Maryam Rahimi Blogs!
Globe & Mail interview
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Globe and mail Saturday April 17 2010
Toronto M5, By Ian Merringer
Jersey Shore, T.O style
Local producer sets TO’s Persian community in her sights for a new reality show based on the US hit.
A cultural storm front emanating from Jersey Shore could soon wash up on Toronto beaches if a local television producer succeeds in selling her pilot for a reality television show.
A recent casting call beckoned “out spoken, out standing, over the top, attractive females and males of Iranian ethnicity” to star in the Canadian version of Jersey Shore. The MTV reality television show climbed the ratings this year as its eight housemates sank deeper into nightclub debasement while playing up Italian-American stereotypes.
Plans for spin off shows that depict a fiery Russian sub culture in New York and the brash “Masshole” identity of young Bostonians are in the works but Iranian-Canadian television producer Maryam Rahimi thinks Toronto’s large population of preening Persians will make her pilot just tantalizing enough for Canadian networks.
Miss Rahimi has secured a budget from the Montreal sunrise multimedia and hopes to begin shooting in Toronto by June. As would-be housemates responded to her casting call this week, Miss Rahimi explained her decision to turn the camera on her own community, and offered her revealing take on reality television.
Q: Jersey shore outraged the national Italian-American foundation and cause advertisers to pull out because of how it portrayed the self-proclaimed “guidos”. What reaction do you expect from the Iranian-Canadian community?
A: It would make a lot of people angry and lead to a lot of talk about how it is misrepresenting Persians. Obviously for entertainment purposes a lot of things would be exaggerated but bottom line there are Persian who fit right in here and others who don’t.
Q: what will viewers will learn about Iranian-Canadians?
A: when Persians do things they do it in a very grand way. If you are at a restaurant with them it is often a fight to see who’s going to take the bill. Persians also pay a lot of attention to really tedious physical concerns. It’s their mentality to want to look good all the time. So those aspects will be very interesting to watch on television.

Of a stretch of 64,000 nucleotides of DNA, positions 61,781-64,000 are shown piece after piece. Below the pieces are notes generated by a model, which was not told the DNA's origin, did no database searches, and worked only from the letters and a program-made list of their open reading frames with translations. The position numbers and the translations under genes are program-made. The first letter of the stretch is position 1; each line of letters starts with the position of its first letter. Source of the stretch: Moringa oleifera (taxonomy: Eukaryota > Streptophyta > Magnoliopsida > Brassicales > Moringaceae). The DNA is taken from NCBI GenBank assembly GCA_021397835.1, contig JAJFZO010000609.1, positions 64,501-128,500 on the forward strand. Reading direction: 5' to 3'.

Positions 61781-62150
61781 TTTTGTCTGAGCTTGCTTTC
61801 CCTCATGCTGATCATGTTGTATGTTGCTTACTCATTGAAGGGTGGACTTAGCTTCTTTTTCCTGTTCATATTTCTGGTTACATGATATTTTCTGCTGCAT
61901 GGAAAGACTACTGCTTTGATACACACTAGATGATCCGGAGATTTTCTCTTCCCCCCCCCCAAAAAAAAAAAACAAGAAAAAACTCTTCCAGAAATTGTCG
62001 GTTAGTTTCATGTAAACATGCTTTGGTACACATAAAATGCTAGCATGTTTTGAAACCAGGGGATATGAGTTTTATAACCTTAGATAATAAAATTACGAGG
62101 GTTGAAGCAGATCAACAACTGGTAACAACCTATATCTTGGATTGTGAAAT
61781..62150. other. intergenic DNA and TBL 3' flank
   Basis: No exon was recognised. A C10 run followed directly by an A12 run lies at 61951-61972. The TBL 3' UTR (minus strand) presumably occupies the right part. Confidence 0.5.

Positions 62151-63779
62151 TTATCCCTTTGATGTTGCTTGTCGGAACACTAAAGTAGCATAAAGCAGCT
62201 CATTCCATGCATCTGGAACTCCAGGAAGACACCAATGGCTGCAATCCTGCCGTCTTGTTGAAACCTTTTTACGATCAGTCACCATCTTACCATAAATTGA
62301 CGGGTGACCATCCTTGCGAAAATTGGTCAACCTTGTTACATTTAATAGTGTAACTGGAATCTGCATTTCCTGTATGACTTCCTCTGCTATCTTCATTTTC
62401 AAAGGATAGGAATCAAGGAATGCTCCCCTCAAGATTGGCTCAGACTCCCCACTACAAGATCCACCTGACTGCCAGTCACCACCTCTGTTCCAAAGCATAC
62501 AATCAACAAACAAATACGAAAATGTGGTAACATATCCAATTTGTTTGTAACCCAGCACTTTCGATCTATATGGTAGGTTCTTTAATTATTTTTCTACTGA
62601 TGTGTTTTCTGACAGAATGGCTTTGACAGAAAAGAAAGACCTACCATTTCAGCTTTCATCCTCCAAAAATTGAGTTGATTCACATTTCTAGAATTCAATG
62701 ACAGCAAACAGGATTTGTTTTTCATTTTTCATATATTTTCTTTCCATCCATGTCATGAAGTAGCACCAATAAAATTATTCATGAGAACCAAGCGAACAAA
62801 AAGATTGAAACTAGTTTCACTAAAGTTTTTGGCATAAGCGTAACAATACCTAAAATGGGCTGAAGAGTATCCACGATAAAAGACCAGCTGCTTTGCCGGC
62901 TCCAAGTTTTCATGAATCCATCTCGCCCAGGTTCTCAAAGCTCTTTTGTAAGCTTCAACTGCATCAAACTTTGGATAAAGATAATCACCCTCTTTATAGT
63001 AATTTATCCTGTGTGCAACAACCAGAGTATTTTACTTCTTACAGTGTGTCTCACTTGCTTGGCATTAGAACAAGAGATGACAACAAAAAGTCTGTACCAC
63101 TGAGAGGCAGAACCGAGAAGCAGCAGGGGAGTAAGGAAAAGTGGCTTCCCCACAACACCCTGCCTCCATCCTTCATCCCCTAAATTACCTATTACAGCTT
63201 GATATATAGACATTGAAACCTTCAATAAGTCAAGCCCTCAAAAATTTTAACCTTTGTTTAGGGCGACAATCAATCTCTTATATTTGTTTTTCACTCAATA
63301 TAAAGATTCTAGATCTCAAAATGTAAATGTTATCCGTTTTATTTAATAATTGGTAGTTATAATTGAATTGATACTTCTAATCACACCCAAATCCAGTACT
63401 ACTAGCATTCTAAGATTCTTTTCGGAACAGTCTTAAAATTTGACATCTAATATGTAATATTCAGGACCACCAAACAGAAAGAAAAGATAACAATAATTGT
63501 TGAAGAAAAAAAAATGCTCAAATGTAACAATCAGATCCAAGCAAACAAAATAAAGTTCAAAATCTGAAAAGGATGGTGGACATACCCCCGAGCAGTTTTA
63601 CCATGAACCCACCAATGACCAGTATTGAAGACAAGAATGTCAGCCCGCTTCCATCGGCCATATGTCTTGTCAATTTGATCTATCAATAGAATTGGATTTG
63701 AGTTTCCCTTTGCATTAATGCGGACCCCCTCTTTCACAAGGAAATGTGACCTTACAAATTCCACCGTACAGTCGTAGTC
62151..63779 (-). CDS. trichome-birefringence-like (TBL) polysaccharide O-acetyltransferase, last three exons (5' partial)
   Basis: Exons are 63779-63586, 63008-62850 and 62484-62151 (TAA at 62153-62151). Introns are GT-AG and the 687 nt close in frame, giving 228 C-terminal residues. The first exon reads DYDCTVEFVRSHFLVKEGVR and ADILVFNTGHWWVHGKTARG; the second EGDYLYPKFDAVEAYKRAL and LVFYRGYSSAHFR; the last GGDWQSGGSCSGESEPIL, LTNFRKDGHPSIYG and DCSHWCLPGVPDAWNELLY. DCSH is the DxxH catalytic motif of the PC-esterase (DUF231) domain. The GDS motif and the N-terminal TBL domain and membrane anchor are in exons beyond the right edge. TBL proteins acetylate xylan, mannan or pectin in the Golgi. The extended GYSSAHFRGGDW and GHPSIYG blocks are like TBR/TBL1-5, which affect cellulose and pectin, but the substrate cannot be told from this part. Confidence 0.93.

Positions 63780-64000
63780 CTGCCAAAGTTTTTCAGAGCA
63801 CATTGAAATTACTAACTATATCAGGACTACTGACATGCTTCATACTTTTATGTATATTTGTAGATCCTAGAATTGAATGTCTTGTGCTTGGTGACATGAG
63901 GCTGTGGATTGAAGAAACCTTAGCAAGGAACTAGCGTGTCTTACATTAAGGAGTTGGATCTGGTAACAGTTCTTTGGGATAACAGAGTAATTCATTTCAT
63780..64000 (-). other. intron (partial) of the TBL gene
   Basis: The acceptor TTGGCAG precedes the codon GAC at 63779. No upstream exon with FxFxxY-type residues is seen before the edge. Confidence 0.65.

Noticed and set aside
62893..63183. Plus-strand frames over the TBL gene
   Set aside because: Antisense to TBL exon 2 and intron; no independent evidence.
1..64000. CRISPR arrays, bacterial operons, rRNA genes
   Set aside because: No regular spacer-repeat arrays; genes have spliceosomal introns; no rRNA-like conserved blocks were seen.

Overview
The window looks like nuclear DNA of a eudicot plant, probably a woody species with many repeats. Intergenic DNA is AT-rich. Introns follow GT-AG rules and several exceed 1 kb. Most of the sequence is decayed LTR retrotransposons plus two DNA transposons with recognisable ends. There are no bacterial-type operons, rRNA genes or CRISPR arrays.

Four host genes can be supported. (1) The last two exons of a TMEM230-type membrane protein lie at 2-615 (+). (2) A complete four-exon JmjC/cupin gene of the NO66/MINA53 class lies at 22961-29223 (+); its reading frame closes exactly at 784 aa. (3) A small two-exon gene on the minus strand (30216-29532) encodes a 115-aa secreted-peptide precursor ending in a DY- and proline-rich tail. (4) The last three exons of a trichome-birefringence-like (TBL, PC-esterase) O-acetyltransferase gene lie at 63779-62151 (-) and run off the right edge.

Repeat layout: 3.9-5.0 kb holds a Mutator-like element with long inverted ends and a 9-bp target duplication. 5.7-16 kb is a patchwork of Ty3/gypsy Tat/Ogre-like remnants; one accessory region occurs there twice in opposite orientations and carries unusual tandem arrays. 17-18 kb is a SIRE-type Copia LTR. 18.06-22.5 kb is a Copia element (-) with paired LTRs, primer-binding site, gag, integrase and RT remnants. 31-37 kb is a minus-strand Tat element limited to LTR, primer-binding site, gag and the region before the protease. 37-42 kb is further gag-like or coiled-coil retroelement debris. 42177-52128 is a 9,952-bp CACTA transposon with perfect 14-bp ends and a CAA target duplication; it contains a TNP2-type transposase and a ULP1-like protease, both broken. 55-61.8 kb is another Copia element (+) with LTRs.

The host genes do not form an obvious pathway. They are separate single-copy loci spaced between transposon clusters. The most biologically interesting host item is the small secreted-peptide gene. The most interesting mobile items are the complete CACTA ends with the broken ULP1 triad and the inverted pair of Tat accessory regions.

Q: you might say the strength of Jersey shore lies in the weakness, both moral and intellectual of the cast. What sort of characters will you choose?
A: crazy, wild partying, glamorous personalities that don’t plan ahead. The Persian princesses and princess who think they have it all and do what ever it takes to get what they want.
Q: As a producer, will you orchestrate any theatrics?
A: Absolutely. I will drop little things in the show to trigger some sort of conflict. This of gets jealous of the other on and that sort of things. I might pull out one of the personalities and say something to her that will work her up. There will be scripted conflicts for the purpose of making the show exciting. People know that even though its “reality” it’s scripted.
Q: so could cast members get performance bonuses for extra drama?
Q: you’ve called it a replica, why model it so closely to Jersey Shore?
A: I know CTV likes to take shows which have been successful in foreign countries and basically create a Canadian version.
Q: the Jersey shore stars would probably be proud to be called salacious, if somebody told them what I meant. How would you reproduce sex/soaked beach town culture in Toronto?
A: when Persians go out whether it’s to grocery shop or to a nightclub they like to dress up and show off. That sex appeal will be something you see all the way through the show.
Q: On Jersey Shore, the cast contributes to society by working in a T-Shirt shop. How will your cast members be productive?
A: I think a tanning salon is a great idea because you have clients who come in to strip down and tan, if we have our cast working there they might not only take advantage of the services after hours. But you might have one client walk in who is a body-builder and needs to tan before a competition. Then the girl at the reception greets him and flirts with him, except her boyfriend is working in the back and he finds out. You see where it might go.
Q: I’m trying not to. Reality shows feed off power struggles. Will you insert a dominant force into the house?
A: it would be funny to do that and see people rebel. Because Persians do not like authority it would have to be a cast member who has more credibility than the others, maybe they’ve won a couple of beauty competition or something.